"Some of the foods that hold themselves out to you as supremely convenient, like those microwavable single-potion entrees in the supermarket? I did an experiment with those. We had what we call " Microwave Night," where we all got to buy one of those, you know, fast-food-in-a-freezer-bag things that they now have in the supermarket. And guess what? It took 40 minuets to get that meal on the table. Because the microwave is individualistic. You can only microwave one person's entree at a time. And you're not sharing. And there's something magical that happens when people eat from the same pot. The family meal is really the nursery of democracy. It's where you learn to share, it's where we learn to argue without offending. It's just too critical to let go, as we're been so blithely doing."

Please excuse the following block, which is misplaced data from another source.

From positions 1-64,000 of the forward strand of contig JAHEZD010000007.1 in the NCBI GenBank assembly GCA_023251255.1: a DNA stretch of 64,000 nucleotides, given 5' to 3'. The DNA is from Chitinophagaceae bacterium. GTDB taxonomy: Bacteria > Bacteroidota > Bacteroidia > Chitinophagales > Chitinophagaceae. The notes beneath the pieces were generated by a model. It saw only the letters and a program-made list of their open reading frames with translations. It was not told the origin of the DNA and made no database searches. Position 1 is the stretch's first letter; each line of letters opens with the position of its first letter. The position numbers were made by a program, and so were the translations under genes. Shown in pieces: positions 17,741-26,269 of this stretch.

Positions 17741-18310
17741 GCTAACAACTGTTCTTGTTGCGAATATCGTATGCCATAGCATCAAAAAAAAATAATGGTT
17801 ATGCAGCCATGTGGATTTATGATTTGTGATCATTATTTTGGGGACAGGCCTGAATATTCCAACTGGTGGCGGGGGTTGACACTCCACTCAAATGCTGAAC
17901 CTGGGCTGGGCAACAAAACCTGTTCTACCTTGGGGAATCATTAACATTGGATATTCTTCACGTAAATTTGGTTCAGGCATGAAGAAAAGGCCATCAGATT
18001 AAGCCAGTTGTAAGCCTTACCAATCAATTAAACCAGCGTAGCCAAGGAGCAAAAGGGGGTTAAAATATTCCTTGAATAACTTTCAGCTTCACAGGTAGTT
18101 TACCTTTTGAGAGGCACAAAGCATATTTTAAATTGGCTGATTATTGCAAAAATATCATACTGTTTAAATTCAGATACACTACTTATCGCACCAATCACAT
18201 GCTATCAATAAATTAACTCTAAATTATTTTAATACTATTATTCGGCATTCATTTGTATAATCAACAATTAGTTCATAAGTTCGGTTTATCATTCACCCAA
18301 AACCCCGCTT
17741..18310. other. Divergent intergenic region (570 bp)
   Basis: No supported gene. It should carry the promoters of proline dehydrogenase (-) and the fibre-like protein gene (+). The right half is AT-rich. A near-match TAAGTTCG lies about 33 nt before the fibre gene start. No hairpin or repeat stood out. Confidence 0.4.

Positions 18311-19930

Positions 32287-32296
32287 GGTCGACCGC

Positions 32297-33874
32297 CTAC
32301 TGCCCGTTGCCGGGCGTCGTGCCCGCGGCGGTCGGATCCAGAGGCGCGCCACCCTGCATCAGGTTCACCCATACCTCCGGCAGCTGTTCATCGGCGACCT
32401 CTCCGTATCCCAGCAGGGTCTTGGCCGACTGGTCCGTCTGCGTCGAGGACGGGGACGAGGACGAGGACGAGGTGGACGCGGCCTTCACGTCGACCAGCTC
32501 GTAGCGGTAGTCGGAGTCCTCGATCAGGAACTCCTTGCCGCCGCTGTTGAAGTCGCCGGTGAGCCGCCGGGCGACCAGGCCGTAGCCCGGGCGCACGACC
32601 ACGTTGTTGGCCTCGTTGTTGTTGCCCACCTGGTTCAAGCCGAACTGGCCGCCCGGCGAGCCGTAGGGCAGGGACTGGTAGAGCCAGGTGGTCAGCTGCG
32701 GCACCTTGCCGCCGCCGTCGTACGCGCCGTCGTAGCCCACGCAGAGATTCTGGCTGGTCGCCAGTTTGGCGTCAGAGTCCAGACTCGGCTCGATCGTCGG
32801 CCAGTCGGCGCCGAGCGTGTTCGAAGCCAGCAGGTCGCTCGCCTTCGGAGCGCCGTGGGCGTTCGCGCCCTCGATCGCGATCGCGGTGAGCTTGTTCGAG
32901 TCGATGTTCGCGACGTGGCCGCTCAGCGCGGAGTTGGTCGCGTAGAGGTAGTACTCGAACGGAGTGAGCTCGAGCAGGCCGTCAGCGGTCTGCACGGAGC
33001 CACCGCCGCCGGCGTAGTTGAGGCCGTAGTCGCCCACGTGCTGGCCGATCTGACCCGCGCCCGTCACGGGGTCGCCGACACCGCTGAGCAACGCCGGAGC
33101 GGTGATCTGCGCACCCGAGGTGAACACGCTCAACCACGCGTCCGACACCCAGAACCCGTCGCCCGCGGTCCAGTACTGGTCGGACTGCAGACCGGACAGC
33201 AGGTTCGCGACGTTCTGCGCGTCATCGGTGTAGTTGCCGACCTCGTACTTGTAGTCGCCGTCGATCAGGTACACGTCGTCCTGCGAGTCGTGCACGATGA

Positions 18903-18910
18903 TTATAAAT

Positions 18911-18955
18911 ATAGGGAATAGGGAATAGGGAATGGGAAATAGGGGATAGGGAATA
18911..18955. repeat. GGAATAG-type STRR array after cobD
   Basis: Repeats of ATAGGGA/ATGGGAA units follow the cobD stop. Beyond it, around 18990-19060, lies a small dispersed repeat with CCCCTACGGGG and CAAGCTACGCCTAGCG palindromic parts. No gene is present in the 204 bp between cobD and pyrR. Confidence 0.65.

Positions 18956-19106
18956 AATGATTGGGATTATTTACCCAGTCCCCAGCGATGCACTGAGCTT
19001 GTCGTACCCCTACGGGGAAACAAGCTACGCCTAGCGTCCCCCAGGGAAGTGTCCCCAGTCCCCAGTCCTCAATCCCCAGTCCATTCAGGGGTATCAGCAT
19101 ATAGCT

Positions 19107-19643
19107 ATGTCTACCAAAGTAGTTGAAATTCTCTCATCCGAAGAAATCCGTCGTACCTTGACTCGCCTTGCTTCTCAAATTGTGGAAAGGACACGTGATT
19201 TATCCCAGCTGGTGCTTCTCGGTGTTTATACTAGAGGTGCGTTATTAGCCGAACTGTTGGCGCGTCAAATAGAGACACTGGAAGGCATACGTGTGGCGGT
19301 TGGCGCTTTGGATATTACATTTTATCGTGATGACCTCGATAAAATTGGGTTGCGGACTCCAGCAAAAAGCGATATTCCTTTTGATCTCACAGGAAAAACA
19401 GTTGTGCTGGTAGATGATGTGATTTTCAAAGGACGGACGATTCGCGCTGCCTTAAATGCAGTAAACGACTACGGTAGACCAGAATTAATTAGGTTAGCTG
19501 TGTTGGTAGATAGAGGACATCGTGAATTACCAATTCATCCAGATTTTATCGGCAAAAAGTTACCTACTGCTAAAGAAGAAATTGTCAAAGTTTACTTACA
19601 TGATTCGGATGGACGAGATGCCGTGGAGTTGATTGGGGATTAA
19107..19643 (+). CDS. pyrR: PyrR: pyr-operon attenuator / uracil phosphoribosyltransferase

Monday, April 22, 2013
Reading Notes: Michael Pollen on the Magic of Sharing Food
From Michael Pollen's recent interview with NPR about his new book " Cooked: A Natural History of Transformation"